"Ours is the first cultural epoch in which many men aspire to high achievement in the arts and, in their frustration, form a dispossessed class which cuts across the conventional class lines, making a proletariat of the spirit."
Sergio Munoz-Sarmiento, the author of the analysis of MASS MoCA's legal arguments mentioned here, has deigned to dignify this site with his thoughts on my post. I respond. Briefly, I think he makes a strong point regarding the most important lens through which to view the affair and then touches on what I find to be the really interesting larger question raised by the dispute (a topic that goes beyond it and that I hope to post about when I can.) Reading his remarks, however, I couldn't help but feel that Mr. Munoz-Sarmiento didn't take in the entirety of what I wrote, perhaps in part because he probably hasn't seen all my other posts on the topic and thus didn't fully appreciate the context for this one, perhaps for other reasons. You be the judge.
Reading Ed Winkleman's site today brought to my attention a long analysis of the legal maneuvers ongoing in the MASS Moca/Christoph Büchel fight done by Sergio Munoz-Sarmiento, the Education Director for Volunteer Lawyers for the Arts. It's an eyeopener on many levels, not least of which that it confirms for me that Skadden Arps are representing the museum, explaining the numerous hits from their ISP to this site ever since I started writing about the affair. Hi folks! Anyway, Munoz-Sarmiento's piece is rather long, and I haven't read it all, but it's safe to say he's not impressed, which shouldn't surprise anyone. MASS MoCA evidently is taking a maximalist approach, responding to virtually all of Büchel's claims with deny, deny, deny, and then throwing a kitchen's sink worth of arguments as an affirmative defense. Some of those I find more intriguing or convincing than Munoz-Sarmiento, which doesn't mean they have legal value. It seems to me at least plausible, for instance, that if the museum paid for the objects in the exhibition, and there was no agreement that ownership should go to Büchel, then MASS MoCA might indeed own the physical things that were installed, the artist's role being in the selection and arrangement of them and not involving actual possession, although copyright would be a different matter. Furthermore, the question of whether they, as presently installed, rise to the status of an artwork has always struck me as an interesting question. We all have learned that a Brillo box that we find on a store shelf is an mundane container of a cleanser, but that another Brillo box installed in a gallery by Andy Warhol and presented for display is a work of art, which is to say, intention and context matter. In this case, does Büchel's intention actually reside in the installation? Part of his very argument is that it does not--the question then becomes, whose fault is it? I'm not saying I'm totally convinced by this, mind you, but it at least is an intriguing idea.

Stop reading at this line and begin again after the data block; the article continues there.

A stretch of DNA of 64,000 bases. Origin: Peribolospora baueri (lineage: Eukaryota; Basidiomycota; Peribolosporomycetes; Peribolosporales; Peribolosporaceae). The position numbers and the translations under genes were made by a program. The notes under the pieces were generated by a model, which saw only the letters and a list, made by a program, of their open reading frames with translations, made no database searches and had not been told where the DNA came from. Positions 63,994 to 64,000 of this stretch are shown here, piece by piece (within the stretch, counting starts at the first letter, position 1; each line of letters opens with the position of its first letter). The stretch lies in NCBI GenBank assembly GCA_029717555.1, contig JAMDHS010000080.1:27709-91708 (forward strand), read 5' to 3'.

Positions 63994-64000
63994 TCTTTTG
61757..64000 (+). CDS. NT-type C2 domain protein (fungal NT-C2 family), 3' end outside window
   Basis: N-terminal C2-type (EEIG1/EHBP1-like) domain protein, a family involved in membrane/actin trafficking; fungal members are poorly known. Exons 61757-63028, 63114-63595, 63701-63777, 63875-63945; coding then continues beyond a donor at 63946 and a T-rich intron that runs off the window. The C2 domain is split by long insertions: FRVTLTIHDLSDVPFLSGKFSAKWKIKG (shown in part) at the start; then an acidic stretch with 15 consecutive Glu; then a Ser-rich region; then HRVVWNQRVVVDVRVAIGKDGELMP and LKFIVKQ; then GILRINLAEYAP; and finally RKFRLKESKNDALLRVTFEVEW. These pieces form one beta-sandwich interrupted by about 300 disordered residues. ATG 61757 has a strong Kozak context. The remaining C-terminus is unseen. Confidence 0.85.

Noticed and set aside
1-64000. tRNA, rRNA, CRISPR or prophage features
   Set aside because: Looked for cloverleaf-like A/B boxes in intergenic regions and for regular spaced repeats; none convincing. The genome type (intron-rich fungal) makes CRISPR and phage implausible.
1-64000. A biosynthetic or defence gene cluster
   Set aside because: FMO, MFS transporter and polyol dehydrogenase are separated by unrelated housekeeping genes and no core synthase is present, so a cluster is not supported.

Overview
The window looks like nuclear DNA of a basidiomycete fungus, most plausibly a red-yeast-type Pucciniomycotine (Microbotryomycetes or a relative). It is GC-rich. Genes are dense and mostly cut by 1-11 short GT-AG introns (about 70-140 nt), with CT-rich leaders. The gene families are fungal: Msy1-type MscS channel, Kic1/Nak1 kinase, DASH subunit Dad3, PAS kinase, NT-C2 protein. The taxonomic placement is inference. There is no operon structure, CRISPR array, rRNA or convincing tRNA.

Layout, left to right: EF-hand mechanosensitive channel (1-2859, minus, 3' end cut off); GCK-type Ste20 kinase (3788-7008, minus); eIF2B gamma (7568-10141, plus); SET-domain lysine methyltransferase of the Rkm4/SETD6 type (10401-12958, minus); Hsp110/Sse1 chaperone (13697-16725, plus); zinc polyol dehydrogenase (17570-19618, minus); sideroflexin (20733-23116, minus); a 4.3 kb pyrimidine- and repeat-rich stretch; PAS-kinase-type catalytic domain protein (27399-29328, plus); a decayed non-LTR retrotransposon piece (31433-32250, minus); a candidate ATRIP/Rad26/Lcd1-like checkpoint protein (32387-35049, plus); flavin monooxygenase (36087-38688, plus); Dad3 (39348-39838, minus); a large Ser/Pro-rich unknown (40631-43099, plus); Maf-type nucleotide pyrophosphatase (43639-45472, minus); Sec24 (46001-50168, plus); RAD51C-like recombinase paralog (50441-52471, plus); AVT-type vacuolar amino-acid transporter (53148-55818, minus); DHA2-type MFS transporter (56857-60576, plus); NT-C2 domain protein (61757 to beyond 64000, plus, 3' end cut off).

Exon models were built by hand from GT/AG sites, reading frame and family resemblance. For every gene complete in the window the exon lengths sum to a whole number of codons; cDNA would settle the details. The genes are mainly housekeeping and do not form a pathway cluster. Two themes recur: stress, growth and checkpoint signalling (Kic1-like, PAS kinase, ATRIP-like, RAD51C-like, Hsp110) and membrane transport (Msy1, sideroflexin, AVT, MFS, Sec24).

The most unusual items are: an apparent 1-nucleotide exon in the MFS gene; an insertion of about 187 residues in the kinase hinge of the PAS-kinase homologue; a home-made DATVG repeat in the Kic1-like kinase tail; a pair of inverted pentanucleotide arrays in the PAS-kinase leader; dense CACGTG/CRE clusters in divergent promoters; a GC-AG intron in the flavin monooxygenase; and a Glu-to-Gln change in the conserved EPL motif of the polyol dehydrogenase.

Intriguing, or totally shameless, that is. I don't entirely blame the museum or its lawyers for taking an extreme position--they're entitled to make every attempt to press their cause, and it may be that some of this is bluster, or meant to establish a negotiating position (though we seem far from that.) But it's hard to accept the idea that Büchel's intention was not frustrated here, at least at some level, and while he's perhaps not entirely blameless (a claim MASS MoCA also presses), the museum's arguments taken together have something of the air of the famous definition of chutzpah, in which a man convicted of killing his parents pleads for mercy on the grounds of being an orphan. It's true in some sense that, as the museum notes, installation projects of this kind are in some measure a collaboration between artist and institution, a fact that might be taken to muddy the question of artistic authorship question further. But Büchel wasn't in North Adams for the view, and I very much doubt that the installation was to be credited to both him and the museum as co-creators (works in the same space by Ann Hamilton and Tim Hawkinson, to pick two examples, weren't.) So while I'm not going to blame anyone at this time, I have to agree with Ed that I'm pretty shocked at what I've read. As he wrote,
I can see in each instance how MASS MoCA would make those arguments (logically that is), but I can't for the life of me grasp why
they would. They seem to have lost their grasp of the bigger picture
here. Whatever credibility or funding they hope to recoup via these
arguments, they're putting any future artists they might work with on
notice that they decide when something is the artist's work and when